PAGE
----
Some Thunder Bay business owners say road construction along a stretch of south Algoma Street is costing them customers — and they claim the city broke a promise to keep the street open.

Sand 'N Sea clothing store owner Vera Blumberg said she received a letter from the city promising one lane of traffic would remain open.  

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Vera Blumberg, owner of Sand 'N Sea clothing store on Thunder Bay's Algoma Street, said she received a letter from the city promising one lane of traffic would remain open during road work. (Jen Keiller/CBC)

"I’m really disappointed I'm not seeing the volume of people I should at this time of year," Blumberg said.

"I mean, our specialty is swimwear business and everybody should be here, shopping at this time of year. We don't get any walk-by traffic."

Down the street, Marija Harp said she's putting fewer plates on the table at her Algoma Street restaurant, Sweet Pea's.

"We've found a significant decrease in the amount of customers that were willing to sort of brave that construction area," she said.

She said several months ago, she received a notice from the city in which "we were told explicitly ... that they would have one lane remaining open."

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Jon Mintenko and Marija Harp stand in front of their Algoma Street business, Sweet Pea's. Harp said she didn't expect the drop in customers would be as bad as it has been during road construction would be this bad. (Jen Keiller/CBC)

But Algoma Street is now completely closed to traffic between John Street and Cornwall Avenue.

Business down

A Thunder Bay official said the city shouldn't have told business owners that one lane of Algoma Street would remain open during construction.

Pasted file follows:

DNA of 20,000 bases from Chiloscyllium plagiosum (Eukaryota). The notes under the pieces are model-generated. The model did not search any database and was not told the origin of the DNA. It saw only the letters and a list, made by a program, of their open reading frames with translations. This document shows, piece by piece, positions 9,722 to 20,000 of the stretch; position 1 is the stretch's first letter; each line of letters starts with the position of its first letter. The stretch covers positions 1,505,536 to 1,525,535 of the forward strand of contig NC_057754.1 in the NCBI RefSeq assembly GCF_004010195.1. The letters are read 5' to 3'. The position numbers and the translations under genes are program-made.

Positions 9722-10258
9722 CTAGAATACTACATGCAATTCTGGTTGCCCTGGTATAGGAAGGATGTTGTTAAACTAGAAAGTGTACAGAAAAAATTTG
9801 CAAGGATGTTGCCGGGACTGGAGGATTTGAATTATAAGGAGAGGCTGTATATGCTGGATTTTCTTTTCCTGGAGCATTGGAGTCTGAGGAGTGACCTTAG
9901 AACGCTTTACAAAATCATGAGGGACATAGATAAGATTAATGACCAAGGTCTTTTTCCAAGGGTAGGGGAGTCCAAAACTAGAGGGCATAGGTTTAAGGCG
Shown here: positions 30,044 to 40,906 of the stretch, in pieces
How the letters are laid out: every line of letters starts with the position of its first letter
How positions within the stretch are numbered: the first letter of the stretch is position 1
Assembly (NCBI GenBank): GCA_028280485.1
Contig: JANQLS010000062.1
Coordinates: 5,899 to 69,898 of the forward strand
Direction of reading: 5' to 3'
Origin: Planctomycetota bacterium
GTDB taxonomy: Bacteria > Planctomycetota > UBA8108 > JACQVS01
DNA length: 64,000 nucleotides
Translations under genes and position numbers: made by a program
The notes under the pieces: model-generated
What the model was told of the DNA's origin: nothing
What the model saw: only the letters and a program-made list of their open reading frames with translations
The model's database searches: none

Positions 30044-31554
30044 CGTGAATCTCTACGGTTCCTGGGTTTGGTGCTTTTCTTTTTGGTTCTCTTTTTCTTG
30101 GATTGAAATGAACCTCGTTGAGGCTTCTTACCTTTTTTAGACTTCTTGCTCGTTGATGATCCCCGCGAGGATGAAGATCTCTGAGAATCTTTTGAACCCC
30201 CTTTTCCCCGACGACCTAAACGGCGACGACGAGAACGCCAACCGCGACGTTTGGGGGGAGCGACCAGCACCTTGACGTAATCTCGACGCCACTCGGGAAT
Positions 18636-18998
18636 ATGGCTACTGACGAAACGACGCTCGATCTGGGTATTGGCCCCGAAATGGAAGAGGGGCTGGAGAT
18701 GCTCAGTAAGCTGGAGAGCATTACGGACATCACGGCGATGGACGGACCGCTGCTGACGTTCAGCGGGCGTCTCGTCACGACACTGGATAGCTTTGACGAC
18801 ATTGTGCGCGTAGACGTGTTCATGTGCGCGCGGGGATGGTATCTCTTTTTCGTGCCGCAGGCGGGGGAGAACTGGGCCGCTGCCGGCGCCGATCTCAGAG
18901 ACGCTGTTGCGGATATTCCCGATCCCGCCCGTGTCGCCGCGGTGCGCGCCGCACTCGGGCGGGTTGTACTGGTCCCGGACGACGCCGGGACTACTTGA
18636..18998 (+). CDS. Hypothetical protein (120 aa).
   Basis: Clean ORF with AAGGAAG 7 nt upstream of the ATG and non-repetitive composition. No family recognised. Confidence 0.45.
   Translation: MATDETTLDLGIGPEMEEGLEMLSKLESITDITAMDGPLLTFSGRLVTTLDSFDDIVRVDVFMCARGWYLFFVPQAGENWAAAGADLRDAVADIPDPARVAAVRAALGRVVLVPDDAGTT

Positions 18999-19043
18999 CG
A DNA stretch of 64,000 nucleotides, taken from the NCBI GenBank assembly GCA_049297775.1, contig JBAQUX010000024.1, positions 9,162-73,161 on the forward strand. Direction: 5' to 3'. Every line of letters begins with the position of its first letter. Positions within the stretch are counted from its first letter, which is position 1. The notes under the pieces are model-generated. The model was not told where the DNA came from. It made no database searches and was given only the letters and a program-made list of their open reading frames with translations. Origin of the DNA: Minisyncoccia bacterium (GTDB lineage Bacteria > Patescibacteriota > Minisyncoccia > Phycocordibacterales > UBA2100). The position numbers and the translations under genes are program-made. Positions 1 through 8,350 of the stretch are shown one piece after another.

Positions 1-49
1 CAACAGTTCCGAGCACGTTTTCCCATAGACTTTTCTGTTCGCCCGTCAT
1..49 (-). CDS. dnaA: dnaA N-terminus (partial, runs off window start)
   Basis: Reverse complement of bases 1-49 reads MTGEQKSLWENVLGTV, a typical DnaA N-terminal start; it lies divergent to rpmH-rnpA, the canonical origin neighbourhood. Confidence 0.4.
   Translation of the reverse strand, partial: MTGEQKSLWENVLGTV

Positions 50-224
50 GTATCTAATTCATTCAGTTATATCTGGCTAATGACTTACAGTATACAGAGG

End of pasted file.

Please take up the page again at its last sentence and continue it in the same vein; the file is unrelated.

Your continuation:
"We basically made a mistake of saying we would keep one lane open. We never should have," said Brian Newman, the project engineer.

"Realistically, if you're headed southbound ... on Algoma there's no parking and there's no driveways, so all it really does for you is it allows you to pass to the south."

Newman said contractors are trying to keep one lane open on Algoma when possible — just for local traffic — because of demand from business owners. The pavement has been ripped up from curb to curb, however, and Newman said safety concerns prevent keeping a lane open all the time.

"It's ideal to have it open as much as possible, but there's just certain times with safety where it's almost impossible to have it open," Newman said.

He noted the contractor spoke with several business owners about the closures.

Blumberg is frustrated the city has done nothing to help her store.

"My business is down at least 25 to 30 per cent compared to last year," she said.

"Are they just going to shrug their shoulders and say, ‘oh well, next year will be better.’ But meanwhile, we still have to pay our full property taxes, all our business expenses and we don't have the sales."

Kelly Ruberto, owner of Believe in Beauty, said she is a little more optimistic about the project.

"It is messy, it can be frustrating, but I'm looking at the long-term effect of this all," Ruberto said.

"We're going to end up with a really nice street. We just kind of have to grin and bear it."

The plan is to beautify Algoma Streets, adding nice paved sidewalks, more trees and new lampposts.

Construction in the area is expected to last until the end of October.